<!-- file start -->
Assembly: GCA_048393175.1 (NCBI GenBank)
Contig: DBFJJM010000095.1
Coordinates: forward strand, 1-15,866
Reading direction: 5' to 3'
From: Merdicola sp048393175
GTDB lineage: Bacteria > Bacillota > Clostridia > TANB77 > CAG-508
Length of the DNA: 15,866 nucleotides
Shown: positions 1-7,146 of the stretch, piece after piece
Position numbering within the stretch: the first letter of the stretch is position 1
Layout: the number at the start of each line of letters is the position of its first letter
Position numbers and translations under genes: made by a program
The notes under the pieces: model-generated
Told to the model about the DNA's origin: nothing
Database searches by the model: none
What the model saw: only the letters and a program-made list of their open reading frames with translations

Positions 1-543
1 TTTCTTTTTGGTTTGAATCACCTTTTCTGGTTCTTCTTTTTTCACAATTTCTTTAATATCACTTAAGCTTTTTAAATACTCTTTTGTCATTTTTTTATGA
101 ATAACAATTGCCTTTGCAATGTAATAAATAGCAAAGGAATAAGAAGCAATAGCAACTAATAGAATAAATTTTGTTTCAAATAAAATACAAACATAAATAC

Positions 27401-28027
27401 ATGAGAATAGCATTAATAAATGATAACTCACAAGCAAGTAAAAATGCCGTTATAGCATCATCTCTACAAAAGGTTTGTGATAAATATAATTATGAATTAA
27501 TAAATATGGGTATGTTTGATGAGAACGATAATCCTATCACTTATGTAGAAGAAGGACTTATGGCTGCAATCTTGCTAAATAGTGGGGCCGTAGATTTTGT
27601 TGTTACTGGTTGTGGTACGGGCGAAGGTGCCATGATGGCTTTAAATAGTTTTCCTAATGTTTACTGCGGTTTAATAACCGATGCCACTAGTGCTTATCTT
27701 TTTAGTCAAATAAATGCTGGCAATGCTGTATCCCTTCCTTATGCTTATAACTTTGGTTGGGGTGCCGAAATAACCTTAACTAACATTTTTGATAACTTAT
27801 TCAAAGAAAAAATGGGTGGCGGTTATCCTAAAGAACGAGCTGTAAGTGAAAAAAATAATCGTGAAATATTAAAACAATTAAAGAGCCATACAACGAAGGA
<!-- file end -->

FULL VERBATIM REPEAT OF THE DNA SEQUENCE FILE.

Assembly: GCA_048393175.1 (NCBI GenBank)
Contig: DBFJJM010000095.1
Coordinates: forward strand, 1-15,866
Reading direction: 5' to 3'
From: Merdicola sp048393175
GTDB lineage: Bacteria > Bacillota > Clostridia > TANB77 > CAG-508
Length of the DNA: 15,866 nucleotides
Shown: positions 1-7,146 of the stretch, piece after piece
Position numbering within the stretch: the first letter of the stretch is position 1
Layout: the number at the start of each line of letters is the position of its first letter
Position numbers and translations under genes: made by a program
The notes under the pieces: model-generated
Told to the model about the DNA's origin: nothing
Database searches by the model: none
What the model saw: only the letters and a program-made list of their open reading frames with translations

Positions 1-543
1 TTTCTTTTTGGTTTGAATCACCTTTTCTGGTTCTTCTTTTTTCACAATTTCTTTAATATCACTTAAGCTTTTTAAATACTCTTTTGTCATTTTTTTATGA
101 ATAACAATTGCCTTTGCAATGTAATAAATAGCAAAGGAATAAGAAGCAATAGCAACTAATAGAATAAATTTTGTTTCAAATAAAATACAAACATAAATAC

Positions 27401-28027
27401 ATGAGAATAGCATTAATAAATGATAACTCACAAGCAAGTAAAAATGCCGTTATAGCATCATCTCTACAAAAGGTTTGTGATAAATATAATTATGAATTAA
27501 TAAATATGGGTATGTTTGATGAGAACGATAATCCTATCACTTATGTAGAAGAAGGACTTATGGCTGCAATCTTGCTAAATAGTGGGGCCGTAGATTTTGT
27601 TGTTACTGGTTGTGGTACGGGCGAAGGTGCCATGATGGCTTTAAATAGTTTTCCTAATGTTTACTGCGGTTTAATAACCGATGCCACTAGTGCTTATCTT
27701 TTTAGTCAAATAAATGCTGGCAATGCTGTATCCCTTCCTTATGCTTATAACTTTGGTTGGGGTGCCGAAATAACCTTAACTAACATTTTTGATAACTTAT
27801 TCAAAGAAAAAATGGGTGGCGGTTATCCTAAAGAACGAGCTGTAAGTGAAAAAAATAATCGTGAAATATTAAAACAATTAAAGAGCCATACAACGAAGGA